Remediation Vs. Mitigation — Third-Party Vulnerability Management
Neglecting to address third-party vulnerabilities can cause widespread problems for your organization, the third-party, and possibly every one of the third-party’s customers, which is why it is imperative to remediate or mitigate the threat once it has been identified.
In this blog, we’ll look at steps to consider in order to handle security vulnerabilities in third-parties as effectively as possible.
Remediation / Mitigation Explained
Remediation occurs when the threat can be eradicated, mitigation involves minimizing the damage when the issue cannot be fully eliminated immediately. For example, the hijacking of a DNS server could lead to significant damage in a very short amount of time. If the issue cannot be fixed immediately, some form of temporary mitigation is better than doing nothing. Note that mitigation is not intended as a permanent solution as risks that cannot be fully eliminated are more costly to control. Over the long-term fixing a configuration vulnerability is better than blocking or limiting access to the asset that is misconfigured.
Remediation & Mitigation Approaches
Remediation is dependent on the type, category, and priority that the vulnerability falls into and how deep into your ecosystem the vulnerability lies. A case-by-case assessment should be applied to each issue, taking into account its seriousness and its scope. Enterprise security teams need to work with the third-party vendors they have contractual agreements with, but also use that leverage to force change further down in the digital supply chain.
In some cases, remediation and mitigation are two sides of the same coin where you first stop the problem (mitigate the threat) and wait until the third-party has solved their problems (remediate the threat). This is a classic example of Cyberpion’s Active Protection capability, which mitigates the initial threat automatically while providing the time needed for full remediation of the issue. The goal is resilience–to enable the restoration of any impacted services and return to business as normal in a more secure manner.
It might also be necessary to shut down connections to non-responsive third-parties if they have been compromised. An example of this would be to remove third-party code from a web property. This approach protects the enterprise from any legality that may arise from the theft of customer information such as credit card skimming.
Working With Third-Parties to Resolve the Issue
This part of the process is perhaps the most challenging one. It may feel at times like swimming against the current. As a CISO or security officer, you take on the responsibility to protect your organization but are ultimately dependent on different departments, teams and third-parties to do their part in fixing critical issues.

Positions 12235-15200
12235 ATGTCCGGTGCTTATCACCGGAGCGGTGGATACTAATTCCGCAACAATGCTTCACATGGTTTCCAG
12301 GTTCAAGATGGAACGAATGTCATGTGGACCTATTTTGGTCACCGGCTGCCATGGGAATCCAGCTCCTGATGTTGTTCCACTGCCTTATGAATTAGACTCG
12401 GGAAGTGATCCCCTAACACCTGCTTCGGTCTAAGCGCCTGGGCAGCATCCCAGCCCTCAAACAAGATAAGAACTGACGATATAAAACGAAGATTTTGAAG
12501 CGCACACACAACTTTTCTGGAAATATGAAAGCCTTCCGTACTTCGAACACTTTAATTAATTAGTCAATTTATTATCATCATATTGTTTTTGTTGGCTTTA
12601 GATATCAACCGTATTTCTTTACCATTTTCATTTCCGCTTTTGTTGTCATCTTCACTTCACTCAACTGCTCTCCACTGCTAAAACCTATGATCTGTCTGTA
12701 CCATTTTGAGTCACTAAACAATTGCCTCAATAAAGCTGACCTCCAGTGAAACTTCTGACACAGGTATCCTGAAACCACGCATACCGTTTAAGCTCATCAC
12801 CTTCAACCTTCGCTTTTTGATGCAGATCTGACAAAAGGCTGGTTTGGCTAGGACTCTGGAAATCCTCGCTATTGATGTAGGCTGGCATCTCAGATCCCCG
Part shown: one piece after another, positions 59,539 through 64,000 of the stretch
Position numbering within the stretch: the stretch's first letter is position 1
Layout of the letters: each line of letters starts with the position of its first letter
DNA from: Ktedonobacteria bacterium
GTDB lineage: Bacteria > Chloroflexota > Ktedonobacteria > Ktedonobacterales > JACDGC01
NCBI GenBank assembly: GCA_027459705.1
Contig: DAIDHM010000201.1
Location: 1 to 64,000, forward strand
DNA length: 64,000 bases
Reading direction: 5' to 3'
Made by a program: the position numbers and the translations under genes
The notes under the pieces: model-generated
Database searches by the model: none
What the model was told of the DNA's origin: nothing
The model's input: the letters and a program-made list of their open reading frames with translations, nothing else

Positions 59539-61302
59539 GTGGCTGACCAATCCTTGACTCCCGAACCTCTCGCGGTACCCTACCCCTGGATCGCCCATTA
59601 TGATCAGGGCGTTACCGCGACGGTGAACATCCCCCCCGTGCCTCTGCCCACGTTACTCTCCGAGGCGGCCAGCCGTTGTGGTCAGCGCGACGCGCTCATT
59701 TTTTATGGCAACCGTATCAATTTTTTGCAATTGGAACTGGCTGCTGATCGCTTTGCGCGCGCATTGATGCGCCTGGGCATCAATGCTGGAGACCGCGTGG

Once you have a direct line of communication it is important to provide relevant information to guide the person to not only introduce best practices but also to educate them on the potential impact of the misconfigurations/vulnerabilities that were found. The potential impact can include both technical implications as well as business ones.
After confirming the vulnerability has been closed CISOs and Security officers should create a strict policy and coherent escalation process. Here are some examples of mechanisms they can put in place to streamline the remediation process include:
- Escalating critical issues directly to the company’s SOC via:
- Integrate task and ticketing systems like ServiceNow or Jira
- Using Cyberpion Groups and Custom Notifications
Identifying Vulnerabilities Within Your Ecosystem
Discovering where vulnerabilities lie is the first step in resolving a problem. The Cyberpion platform will show users all the vulnerabilities related to their organization. Double-clicking on a vulnerability will provide the user with additional data including a summary, description of the vulnerability’s potential impact, technical details unique for this incident and suggested course of action. If a CVE exists, they will be listed in the vulnerability details.
Addressing all these issues at once can be an enormous challenge, which is why Cyberpion’s Ecosystem Security Platform will articulate and prioritize actionable items for the user to perform. These Action Items are based on both the level of risk but also urgency of the vulnerability. The list will indicate to which category the Action Items relate to help users better divide and distribute the workload within their organization and their vendor’s organization.
Protecting your organization from third-party vulnerability abuse is an ongoing task for even the most vigilant security team.